Step 6: Create an Inset Edge
Ctrl/Cmd + click on the iPhone face layer to load a selection around it. Move the selection 2px to the left using your arrow keys.
Create a new layer and fill the selection we made with white.
Ctrl/Cmd + click on the layer we have just created in the previous step to create a selection around the inset edge. Create new layer. Go to Edit > Stroke, and set Width to 1px, Color to black, and Location to Inside.
Go to Filter > Blur > Gaussian Blur to soften the stroke.
Step 7: Darken the Lower Part
Use the Brush Tool (B) to paint a shadow to darken the lower part of the iPhone.
Step 8: Create the Screen of the iPhone
Create a black rectangle and then use Free Transform (Ctrl/Cmd + T) to modify the rectangle’s perspective to match the iPhone’s face.
Double-click on the layer to open the Layer Style window, and then give the layer a Gradient Overlay and Stroke.
Note that this stroke has a Fill Type of Gradient so that the stroke matches our light source.
Here’s the result of the Gradient Overlay/Stroke layer style:
The following image is a close-up view. As you can see, the stroke layer effect is giving the screen a nice, 1px highlight at the top-left of the screen.
Step 9: Give the Screen an Inner Shadow
We need to add an inner shadow inside the screen. First, load a selection around the screen by Ctrl/Cmd + clicking the screen layer. Then, create a new layer and go to Edit > Stroke.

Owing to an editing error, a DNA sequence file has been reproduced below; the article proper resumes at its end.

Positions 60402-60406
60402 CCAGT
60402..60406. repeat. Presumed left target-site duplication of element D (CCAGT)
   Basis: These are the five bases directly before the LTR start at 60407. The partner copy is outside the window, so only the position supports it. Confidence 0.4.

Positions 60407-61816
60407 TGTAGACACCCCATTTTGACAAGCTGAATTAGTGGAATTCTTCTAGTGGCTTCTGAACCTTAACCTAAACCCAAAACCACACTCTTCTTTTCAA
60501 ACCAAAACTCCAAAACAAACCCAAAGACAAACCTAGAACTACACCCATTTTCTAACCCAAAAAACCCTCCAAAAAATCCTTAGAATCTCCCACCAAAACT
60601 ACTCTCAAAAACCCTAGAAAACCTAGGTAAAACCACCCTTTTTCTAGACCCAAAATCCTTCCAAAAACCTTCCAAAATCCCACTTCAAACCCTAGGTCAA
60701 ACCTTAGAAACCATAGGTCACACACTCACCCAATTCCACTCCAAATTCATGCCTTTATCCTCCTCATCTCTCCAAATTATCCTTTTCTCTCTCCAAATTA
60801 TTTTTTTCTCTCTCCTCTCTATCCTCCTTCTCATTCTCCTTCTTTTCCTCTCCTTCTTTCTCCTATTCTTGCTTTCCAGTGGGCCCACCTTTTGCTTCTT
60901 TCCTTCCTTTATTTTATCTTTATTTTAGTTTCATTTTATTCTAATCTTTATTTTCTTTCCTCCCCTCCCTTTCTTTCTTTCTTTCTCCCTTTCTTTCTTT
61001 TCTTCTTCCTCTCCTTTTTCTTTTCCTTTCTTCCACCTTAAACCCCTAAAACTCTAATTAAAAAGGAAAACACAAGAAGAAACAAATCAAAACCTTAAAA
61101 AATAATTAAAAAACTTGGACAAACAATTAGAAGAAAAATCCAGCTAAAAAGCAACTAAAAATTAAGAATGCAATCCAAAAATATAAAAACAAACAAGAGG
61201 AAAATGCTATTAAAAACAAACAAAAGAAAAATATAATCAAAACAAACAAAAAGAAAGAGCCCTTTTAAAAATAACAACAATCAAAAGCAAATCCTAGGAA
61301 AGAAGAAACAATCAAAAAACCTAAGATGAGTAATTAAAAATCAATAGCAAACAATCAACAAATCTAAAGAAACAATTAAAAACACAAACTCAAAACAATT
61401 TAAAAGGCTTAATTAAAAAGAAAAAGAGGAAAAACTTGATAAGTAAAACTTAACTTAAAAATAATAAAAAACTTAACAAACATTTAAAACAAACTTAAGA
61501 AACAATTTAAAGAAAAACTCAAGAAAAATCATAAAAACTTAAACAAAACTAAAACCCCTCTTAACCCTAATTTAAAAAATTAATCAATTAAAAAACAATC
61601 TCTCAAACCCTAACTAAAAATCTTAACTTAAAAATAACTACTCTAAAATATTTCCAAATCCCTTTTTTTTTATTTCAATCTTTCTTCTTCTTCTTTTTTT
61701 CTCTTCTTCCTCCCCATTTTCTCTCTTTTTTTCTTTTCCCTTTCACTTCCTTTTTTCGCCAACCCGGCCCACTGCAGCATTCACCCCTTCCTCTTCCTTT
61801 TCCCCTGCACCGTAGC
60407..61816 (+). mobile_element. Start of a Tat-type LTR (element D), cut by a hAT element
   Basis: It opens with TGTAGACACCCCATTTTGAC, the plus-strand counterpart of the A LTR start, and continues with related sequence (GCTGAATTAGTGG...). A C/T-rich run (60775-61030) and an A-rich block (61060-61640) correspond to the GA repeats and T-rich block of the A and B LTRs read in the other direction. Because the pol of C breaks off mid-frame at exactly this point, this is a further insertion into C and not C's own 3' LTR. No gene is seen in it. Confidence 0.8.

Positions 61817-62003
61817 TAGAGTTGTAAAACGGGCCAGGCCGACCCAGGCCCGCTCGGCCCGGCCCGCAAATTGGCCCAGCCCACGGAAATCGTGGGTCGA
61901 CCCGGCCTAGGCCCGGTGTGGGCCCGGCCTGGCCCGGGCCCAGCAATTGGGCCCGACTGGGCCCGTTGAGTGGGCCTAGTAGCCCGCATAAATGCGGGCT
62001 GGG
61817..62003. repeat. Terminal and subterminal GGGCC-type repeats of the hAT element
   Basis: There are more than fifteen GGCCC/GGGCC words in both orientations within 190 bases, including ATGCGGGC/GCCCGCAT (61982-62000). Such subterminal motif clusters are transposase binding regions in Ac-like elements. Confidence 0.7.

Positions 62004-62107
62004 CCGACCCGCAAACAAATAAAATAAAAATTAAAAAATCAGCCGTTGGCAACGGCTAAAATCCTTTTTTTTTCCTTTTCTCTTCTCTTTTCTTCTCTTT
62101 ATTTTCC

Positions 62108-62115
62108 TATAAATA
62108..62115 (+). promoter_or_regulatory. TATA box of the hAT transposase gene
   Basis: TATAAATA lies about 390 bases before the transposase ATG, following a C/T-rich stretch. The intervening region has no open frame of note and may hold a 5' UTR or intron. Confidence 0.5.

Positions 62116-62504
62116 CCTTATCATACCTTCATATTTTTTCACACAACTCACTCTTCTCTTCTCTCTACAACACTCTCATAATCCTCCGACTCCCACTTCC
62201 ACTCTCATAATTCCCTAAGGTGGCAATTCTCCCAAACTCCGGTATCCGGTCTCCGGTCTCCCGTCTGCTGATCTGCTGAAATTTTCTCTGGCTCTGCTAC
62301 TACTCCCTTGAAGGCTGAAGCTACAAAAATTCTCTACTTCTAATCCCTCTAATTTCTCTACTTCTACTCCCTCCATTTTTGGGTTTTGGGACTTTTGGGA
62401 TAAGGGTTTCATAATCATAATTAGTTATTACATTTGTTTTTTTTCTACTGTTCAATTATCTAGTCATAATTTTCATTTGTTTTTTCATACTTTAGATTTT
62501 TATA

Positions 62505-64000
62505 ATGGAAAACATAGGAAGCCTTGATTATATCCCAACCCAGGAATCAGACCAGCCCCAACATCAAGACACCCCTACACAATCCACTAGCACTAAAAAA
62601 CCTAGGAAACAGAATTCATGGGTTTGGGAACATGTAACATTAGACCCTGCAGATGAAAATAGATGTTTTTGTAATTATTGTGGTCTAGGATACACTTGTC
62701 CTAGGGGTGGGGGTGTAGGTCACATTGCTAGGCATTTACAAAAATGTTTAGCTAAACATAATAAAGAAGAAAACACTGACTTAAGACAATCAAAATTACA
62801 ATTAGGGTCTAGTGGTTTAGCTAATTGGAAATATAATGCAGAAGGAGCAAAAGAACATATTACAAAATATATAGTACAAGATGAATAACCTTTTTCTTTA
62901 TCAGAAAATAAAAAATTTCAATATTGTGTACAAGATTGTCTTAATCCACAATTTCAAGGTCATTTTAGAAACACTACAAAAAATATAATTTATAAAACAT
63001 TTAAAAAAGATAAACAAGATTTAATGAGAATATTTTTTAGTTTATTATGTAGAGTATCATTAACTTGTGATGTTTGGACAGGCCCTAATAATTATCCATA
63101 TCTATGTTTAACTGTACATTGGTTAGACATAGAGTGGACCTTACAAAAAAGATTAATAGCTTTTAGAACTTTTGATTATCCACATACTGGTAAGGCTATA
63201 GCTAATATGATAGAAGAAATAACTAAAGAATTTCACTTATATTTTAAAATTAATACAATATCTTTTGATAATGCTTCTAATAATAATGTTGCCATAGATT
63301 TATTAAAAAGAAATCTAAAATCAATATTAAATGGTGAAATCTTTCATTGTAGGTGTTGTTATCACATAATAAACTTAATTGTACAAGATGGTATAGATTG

Soften the stroke with a Gaussian Blur.
We don’t need the inner shadow on some parts of the screen, so delete some of them using the Eraser Tool (E).
Here is our iPhone now:
Step 10: Add a Wallpaper
Locate an image that can go on the iPhone screen (it should be placed below the inner shadow layer); modify it using Free Transform to match the size, scale, and perspective of the screen. This image will be the iPhone’s wallpaper.
The inner shadow we created in the previous step is a very small and subtle detail–you may not even notice it, but it’s the details that bring our work close to realism. You can see the difference with and without the inner shadow when you add a wallpaper picture on the screen:
With Inner Shadow
Without Inner Shadow
Step 11: Create a Reflection on the iPhone’s Face
Duplicate the iPhone face shape. Use the Pen Tool with the Intersect path areas option selected in the Options Bar to create a triangular path on top of the iPhone face shape.
Add a Gradient Overlay to the layer.
As you can see below, we now have a nice surface reflection:
Step 12: Create an Edge Highlight on the iPhone Face’s
Next is adding a subtle highlight on edge of the iPhone’s face. Load a selection around the iPhone’s face and then give the selection a stroke (on a new layer).
Blur the stroke using the Gaussian Blur filter.
Reduce the layer’s Opacity to about 20%.
This very subtle detail reinforces the realism of what we are trying to produce–see the before and after difference:
We will layer this highlighting effect by repeating a similar process. Load a selection around the iPhone’s face again, then give it a white stroke.
Apply the Gaussian Blur filter on the white stroke.
Now, we need to make sure that the highlight doesn’t spill into the iPhone screen. Create a selection around the iPhone screen and then invert the selection (Ctrl/Cmd + Shift + I). Click the Add layer mask button at the bottom of the Layers Panel to hide parts of the white highlight that spills into the screen.
Step 13: Draw the Home Button